Psychiatrists call on SA Government for immediate and strong action on mental health

11 March 2021

The Royal Australian and New Zealand College of Psychiatrists (RANZCP) South Australian Branch has echoed concerns about deficiencies in South Australia’s health system raised by ambulance workers, nurses and SASMOA, and called for the fundamental changes outlined in their 2021-22 budget submission – Prioritising South Australia’s mental health.

Chair of the RANZCP South Australian Branch, Dr Paul Furst, explained that the events of the last year have shone a spotlight on what the health community has always known – South Australia’s mental health services need widespread, systemic changes and increased capacity because deficiencies are causing problems in the rest of the health system.

‘South Australians reacted with shock and outrage this week when the parliamentary committee was told that pressure on our health system has led to doctors being told to discharge patients before they were ready to leave’, said Dr Furst.

‘The bleak reality is that psychiatrists are pressed on a daily basis to discharge patients in order to improve waiting times for patients in the emergency department and it has been this way for years.'

‘Due to resource shortages and a lack of beds for patients who require longer recovery and rehabilitation, psychiatrists are placed in the difficult position of having to discharge patients who are not ready to go back to the community in order to make room for the next person in urgent need of help, which sets up a cycle of inadequate recovery and crisis response.'

‘We have all of these dedicated and caring people in our mental health workforce, who often say they feel morally compromised by working in a system which doesn’t have the resources to give people the proper level of treatment and support. They’re at breaking point.’

Dr Furst emphasised that improvements in mental health services had flow-on benefits for other areas of the health system.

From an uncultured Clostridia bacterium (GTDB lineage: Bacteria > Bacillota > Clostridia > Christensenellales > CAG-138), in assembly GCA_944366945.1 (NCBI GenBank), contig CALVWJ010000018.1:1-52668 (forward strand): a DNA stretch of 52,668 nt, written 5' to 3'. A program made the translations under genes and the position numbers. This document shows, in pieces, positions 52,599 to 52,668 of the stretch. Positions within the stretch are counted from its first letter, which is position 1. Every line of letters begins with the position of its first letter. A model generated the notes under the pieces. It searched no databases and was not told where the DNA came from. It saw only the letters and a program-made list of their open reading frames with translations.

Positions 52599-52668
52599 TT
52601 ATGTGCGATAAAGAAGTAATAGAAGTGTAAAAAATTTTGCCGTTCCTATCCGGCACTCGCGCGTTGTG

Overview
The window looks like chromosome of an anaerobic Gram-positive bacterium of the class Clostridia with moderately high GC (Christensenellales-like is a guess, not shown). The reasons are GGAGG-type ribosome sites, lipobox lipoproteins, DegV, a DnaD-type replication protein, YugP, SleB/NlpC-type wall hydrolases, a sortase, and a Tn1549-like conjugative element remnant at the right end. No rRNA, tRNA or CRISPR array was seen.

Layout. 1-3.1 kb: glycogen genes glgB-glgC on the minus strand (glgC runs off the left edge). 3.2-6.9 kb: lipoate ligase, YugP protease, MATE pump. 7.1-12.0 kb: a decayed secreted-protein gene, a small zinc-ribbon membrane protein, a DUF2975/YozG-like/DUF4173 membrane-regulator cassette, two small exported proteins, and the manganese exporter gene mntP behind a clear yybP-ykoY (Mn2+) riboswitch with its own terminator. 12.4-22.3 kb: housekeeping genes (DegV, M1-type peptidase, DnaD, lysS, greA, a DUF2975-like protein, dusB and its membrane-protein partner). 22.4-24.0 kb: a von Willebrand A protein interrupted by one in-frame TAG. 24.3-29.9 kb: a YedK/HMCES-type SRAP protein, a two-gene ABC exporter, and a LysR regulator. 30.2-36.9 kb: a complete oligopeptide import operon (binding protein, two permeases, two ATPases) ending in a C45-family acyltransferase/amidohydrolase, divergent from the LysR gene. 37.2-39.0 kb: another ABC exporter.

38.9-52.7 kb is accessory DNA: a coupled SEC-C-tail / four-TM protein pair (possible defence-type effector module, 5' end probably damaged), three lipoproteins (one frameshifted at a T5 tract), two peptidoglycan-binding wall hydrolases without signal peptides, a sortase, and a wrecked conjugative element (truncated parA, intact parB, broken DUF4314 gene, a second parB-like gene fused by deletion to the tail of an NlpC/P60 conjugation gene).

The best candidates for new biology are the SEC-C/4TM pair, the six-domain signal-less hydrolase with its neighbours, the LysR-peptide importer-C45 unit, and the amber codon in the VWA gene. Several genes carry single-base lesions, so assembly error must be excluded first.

‘If the Government were to just increase the number of rehabilitation beds in the community, provide an in-reach service in prisons, or open behavioural units in emergency hospitals to better manage drug and alcohol presentations,’ Dr Furst said.

‘Each of those in their own way would improve the quality of patient care and reduce demand on community mental health teams, emergency departments and acute hospital beds, which in turn means shorter waiting times in emergency departments. Everything is interconnected and there’s a reason it’s not just psychiatrists calling for more mental health resources.’

Following the 2019 release of the Mental Health Services Plan 2020-2025 (MHSP), the Government indicated it was supportive of the vision set out in the plan with the caveat that its initiatives would be dependent on future state budget considerations, priorities and timing.

‘To its credit, the Government has invested significant funding to help improve mental health services over the last few years,’ added Dr Furst.

‘However, what we still lack and what the RANZCP SA Branch is calling for, is a solid commitment to fund the whole plan and matching our state’s capacity to the demand for services.'

‘We need to stop comparing ourselves to other states and patting ourselves on the back for being slightly better than some of our neighbours – a mental health system which is better than average in some areas, in the context of a national mental health system which is failing too many, is simply not good enough.’

The RANZCP SA Branch strongly believes that this next state budget should commit the funding necessary to reach the 2025 capacity targets set out in the MHSP.

‘We also believe the priority actions the RANZCP SA Branch has outlined would be most effective in taking some pressure off the system and these should be fast-tracked’, said Dr Furst.

‘It’s long past due that our government prioritises the mental health and wellbeing of our communities.’

‘South Australians deserve a world-class mental health system where everyone has access to the right type and level of care, when they need it.’

For all other expert mental health information, visit Your Health in Mind, the RANZCP’s consumer health information website.

ENQUIRIES: For more information, or to arrange an interview call Andy Newton on 0437 315 911.